Red Victoria

Film review by Thomas M. Sipos




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Red Victoria (2008, dir: Tony Brownrigg; cast: Tony Brownrigg as Anthony Brownrigg, Arianne Martin, Edward Landers, Joshua Morris, Christian Taylor, Cory Turner, Haven Riney, John Phelan)





Comedic horror films are a fine balance; too much comedy can overwhelm and kill the horror. Films that achieve this fine balance -- films with great laughs and true scares -- include An America Werewolf in London, Re-Animator, and Evil Dead.

Red Victoria fails as horror. It doesn't even try to scare.

Jim (Tony Brownrigg) is a mainstream writer who is pressured by his agent to writing a horror script. Jim hates horror, but does it for the money. Along the way, an evil muse appears in the form of a corpse (zombie?) and kills Jim's friends and associates to "inspire" Jim.

Some have compared Red Victoria to a sitcom. It does feel like a sitcom -- a bad sitcom. The music soundtrack is thick with upbeat songs and peppy tunes. Brownrigg's notion of acting is lots of zany mugging for the camera. "Ain't this a wacky scene!" he seems to be winking at the audience.

Jim talks to himself when he's alone in a room, as if he were Woody Allen, or stuck in a Neil Simon play.

The film is full of clichés, misconceptions, and old satirical targets. For instance, the cliché of the greedy agent who pressures a talented writer into doing horror, because it's "a surefire money-maker." In truth, agents don't need to pressure mainstream writers to create horror -- horror writers are everywhere. And the market is glutted with indie horror films seeking distributors. Hardly a "surefire" money-making genre.

Red Victoria is also marred by self-indulgence. Since Brownrigg is the writer, director, producer, and star, nobody on the set held him back. Almost every scene runs on too long. Several times, I fast-forwarded, having gotten the gist of yet another "scene that wouldn't end," and anxious to get on with the story.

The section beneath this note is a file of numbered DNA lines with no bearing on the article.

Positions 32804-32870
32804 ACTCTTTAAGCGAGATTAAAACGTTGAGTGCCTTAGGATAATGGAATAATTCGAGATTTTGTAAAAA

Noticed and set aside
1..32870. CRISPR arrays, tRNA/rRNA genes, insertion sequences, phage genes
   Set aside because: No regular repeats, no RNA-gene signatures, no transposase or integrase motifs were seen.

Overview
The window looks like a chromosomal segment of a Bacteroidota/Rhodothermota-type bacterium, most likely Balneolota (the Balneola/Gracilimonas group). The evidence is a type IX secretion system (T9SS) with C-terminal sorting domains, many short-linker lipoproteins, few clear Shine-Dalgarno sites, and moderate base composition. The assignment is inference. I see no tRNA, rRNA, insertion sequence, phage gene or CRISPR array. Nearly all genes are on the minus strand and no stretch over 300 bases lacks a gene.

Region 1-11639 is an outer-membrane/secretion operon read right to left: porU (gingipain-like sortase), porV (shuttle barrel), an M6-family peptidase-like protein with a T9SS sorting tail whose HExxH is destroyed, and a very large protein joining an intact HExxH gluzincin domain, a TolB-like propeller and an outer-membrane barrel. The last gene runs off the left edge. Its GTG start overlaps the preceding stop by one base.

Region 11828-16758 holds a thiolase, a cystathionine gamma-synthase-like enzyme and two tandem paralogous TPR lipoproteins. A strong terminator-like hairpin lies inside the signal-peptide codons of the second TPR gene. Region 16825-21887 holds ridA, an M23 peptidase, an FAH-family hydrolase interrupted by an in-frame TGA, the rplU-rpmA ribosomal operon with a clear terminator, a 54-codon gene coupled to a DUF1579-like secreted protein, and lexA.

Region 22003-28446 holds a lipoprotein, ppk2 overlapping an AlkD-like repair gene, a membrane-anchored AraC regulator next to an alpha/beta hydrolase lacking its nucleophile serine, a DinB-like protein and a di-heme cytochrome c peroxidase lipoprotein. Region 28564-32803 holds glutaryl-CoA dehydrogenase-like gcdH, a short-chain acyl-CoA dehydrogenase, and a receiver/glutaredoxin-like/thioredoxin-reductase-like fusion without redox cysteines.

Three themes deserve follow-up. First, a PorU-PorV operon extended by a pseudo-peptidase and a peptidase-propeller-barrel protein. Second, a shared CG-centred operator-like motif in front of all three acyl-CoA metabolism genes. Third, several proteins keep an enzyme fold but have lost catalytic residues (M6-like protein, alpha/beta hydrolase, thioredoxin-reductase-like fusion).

Arianne Martin is much better as the muse, because, for whatever reason, she doesn't mug or overact. She's a subtle foil to Brownrigg's mugging. But the contrast only makes Brownrigg look worse.

Christian Taylor has a funny bit role as Blake, Jim's pseudo-intellectual friend. Taylor delivers his satirical lines in deadpan fashion, a funnier choice than Brownrigg's mugging. (The DVD's special features reveal that Taylor improvised his quips, so maybe be wasn't too thrilled with the script?)

Yet despite Martin and Taylor's good efforts, Red Victoria needs less of Brownrigg, much less of Brownrigg's mugging, shorter scenes, and less peppy music. It needs more darkness to balance the humor.


The first 70-75 minutes are a straight (and unfunny) comedy. Then about five minutes of romance. And then five minutes of darkness, where it actually begins to get scary. Then the end credits.

Red Victoria did get a little interesting toward the end, as the romance and darkness finally began to emerge. The film's not so bad, provided you have a trusty fast-forward button on your DVD remote.


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